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Document Description
TitleDeath and real estate : a study of the impact of death beliefs on real estate values
AuthorKelso, Julia, 1968-
DescriptionThesis (M. A.), Memorial University of Newfoundland, 1999. Folklore
Pagination276 leaves
SubjectHouse buying--Psychological aspects; House buying--Effect of superstition on; Death--Mythology
DegreeM. A.
Degree GrantorMemorial University of Newfoundland. Dept. of Folklore
NotesBibliography: p. 232-250
AbstractThe purpose of this thesis is to examine the means by which death beliefs impact home-purchasing decisions; specifically in terms of the decision whether or not to buy a house in which a death has taken place. This is achieved by approaching the subject from several angles including legal issues, emotive reactions to residing in close proximity to a recent death, a comparison of haunted house imagery in popular culture with the expressed beliefs and fears of my informants, feelings about shared space between the living and the dead, and the power which rumour can exert on a property's value in response to these beliefs. -- The means used to investigate this subject includes interviewing real estate agents-primarily in St. John's, Newfoundland-as well as a number of persons who are actual or potential home-owners as to their experiences, feelings and thoughts on the issue of living in a home where one or more persons have died. In the case of real estate agents interviews concentrated on the sale of such homes, as well as real estate agents feelings about this topic. In addition to interviews, I have explored the literature available on the questions of death, belief, haunted houses and ghosts, among other topics, including an exhaustive study of the state of both US and Canadian Real Estate Industries in regards to the problem of property which has been "psychologically impacted" or "stigmatized" by deaths or other non-material events. -- While there exists a growing awareness in the United States and Canada of die issue of stigmatized property and those things which can introduce such a stigma, there is not an equal growth of understanding of the beliefs of buyers. While the concept of "caveat emptor"-buyer beware-is being replaced by disclosure laws in both countries in regards to physical problems, the concept is only newly being applied to psychological damage. This thesis examines the extent of folk-belief which supports disclosure developments in real estate law.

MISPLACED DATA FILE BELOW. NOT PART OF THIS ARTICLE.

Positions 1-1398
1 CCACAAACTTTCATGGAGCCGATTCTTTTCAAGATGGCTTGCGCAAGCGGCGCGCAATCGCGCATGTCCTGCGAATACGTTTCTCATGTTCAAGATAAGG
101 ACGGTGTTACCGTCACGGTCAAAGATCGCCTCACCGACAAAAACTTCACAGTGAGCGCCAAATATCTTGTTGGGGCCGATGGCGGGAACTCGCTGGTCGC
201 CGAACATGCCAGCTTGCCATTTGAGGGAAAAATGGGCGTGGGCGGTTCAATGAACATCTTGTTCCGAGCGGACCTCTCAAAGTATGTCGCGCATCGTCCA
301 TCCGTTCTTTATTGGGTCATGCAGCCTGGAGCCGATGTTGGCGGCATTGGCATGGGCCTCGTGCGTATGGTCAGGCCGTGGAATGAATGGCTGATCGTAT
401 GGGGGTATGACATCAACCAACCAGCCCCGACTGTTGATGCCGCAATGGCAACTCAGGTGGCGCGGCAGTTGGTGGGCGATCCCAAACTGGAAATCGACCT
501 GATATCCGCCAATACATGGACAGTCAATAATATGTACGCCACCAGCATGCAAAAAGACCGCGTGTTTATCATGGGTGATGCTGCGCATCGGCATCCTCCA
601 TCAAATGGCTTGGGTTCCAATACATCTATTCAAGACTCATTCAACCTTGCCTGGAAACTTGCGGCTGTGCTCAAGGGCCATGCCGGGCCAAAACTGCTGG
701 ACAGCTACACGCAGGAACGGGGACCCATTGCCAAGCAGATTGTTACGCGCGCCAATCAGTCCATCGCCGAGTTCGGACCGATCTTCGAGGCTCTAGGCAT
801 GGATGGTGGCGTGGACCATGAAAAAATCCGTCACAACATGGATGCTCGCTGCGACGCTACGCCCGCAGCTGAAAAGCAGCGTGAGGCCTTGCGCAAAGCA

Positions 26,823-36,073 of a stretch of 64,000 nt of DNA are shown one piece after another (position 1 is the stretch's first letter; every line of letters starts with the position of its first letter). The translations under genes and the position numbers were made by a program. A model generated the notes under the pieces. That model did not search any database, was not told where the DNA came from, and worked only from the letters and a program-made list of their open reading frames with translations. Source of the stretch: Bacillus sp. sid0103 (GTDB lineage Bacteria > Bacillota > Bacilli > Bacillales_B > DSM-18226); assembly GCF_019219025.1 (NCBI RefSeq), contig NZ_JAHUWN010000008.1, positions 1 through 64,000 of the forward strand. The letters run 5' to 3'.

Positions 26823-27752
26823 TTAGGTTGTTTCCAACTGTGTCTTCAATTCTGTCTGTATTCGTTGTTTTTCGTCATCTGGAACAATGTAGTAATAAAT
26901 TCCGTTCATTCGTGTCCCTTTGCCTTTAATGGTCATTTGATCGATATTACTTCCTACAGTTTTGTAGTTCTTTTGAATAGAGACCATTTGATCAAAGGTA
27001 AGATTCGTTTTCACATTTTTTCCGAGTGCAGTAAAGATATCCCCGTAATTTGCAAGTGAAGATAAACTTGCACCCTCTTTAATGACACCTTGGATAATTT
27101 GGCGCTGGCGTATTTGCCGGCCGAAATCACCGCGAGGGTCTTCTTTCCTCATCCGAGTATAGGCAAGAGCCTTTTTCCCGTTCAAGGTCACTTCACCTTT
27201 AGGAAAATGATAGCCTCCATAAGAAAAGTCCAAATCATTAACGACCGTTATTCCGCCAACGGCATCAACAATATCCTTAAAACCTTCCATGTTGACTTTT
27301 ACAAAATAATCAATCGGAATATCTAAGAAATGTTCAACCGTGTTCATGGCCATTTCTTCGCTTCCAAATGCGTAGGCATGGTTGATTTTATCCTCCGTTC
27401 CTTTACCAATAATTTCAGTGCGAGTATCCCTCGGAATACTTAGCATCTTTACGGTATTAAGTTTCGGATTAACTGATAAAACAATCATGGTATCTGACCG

FormatImage/jpeg; Application/pdf
SourcePaper copy kept in the Centre for Newfoundland Studies, Memorial University Libraries
Local Identifiera1356171
RightsThe author retains copyright ownership and moral rights in this thesis. Neither the thesis nor substantial extracts from it may be printed or otherwise reproduced without the author's permission.
CollectionElectronic Theses and Dissertations
Scanning StatusCompleted
PDF File(33.34 MB) --
CONTENTdm file name103533.cpd